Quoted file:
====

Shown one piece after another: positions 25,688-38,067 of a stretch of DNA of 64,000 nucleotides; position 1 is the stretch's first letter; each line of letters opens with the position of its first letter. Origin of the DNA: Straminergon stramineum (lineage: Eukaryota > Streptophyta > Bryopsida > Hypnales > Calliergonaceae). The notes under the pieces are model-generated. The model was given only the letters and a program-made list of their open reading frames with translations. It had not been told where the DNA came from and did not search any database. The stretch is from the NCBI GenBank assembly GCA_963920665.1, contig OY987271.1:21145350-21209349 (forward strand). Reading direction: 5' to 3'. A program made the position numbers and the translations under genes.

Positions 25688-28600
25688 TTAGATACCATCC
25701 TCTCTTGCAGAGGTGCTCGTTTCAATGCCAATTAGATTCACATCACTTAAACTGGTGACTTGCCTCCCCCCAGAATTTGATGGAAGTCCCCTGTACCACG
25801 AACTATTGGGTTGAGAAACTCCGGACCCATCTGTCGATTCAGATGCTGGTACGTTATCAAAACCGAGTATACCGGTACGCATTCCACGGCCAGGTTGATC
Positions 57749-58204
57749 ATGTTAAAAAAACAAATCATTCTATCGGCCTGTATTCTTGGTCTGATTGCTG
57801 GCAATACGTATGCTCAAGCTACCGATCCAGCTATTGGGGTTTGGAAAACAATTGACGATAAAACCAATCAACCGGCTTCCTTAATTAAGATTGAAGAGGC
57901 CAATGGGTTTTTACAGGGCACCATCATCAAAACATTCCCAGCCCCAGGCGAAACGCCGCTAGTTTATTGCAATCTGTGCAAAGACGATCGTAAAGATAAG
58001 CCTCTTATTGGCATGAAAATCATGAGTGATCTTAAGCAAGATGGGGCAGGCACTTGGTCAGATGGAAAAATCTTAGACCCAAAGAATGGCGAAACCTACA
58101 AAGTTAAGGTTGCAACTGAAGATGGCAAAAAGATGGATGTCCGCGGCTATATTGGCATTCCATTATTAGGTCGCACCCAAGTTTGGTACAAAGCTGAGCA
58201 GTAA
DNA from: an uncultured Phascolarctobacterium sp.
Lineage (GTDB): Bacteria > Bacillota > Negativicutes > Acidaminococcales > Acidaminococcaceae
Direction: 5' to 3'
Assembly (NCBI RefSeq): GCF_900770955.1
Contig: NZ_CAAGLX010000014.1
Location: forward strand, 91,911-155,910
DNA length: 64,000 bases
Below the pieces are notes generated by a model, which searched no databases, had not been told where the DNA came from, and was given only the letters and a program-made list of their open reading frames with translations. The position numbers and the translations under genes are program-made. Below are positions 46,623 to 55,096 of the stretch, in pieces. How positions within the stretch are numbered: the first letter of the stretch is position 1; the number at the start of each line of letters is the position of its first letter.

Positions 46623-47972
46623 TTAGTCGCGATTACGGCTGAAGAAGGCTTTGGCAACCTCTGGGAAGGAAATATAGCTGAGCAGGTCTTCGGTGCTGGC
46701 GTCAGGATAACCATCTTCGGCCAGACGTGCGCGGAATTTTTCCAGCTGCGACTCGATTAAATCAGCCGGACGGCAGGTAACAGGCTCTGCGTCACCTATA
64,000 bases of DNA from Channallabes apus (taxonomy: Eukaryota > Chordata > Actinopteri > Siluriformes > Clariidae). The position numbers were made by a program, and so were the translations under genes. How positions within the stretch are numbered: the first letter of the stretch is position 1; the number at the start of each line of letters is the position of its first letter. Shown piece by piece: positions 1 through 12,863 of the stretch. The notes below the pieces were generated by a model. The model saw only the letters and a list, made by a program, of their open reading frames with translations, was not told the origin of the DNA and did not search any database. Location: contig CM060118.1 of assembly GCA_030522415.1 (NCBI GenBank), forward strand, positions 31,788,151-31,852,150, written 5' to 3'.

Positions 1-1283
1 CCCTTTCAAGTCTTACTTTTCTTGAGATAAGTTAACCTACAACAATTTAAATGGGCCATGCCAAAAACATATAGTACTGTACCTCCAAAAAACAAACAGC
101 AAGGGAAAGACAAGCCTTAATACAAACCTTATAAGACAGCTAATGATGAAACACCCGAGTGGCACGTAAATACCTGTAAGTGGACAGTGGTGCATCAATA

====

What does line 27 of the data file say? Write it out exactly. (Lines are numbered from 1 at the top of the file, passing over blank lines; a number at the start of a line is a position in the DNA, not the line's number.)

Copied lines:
101 AAGGGAAAGACAAGCCTTAATACAAACCTTATAAGACAGCTAATGATGAAACACCCGAGTGGCACGTAAATACCTGTAAGTGGACAGTGGTGCATCAATA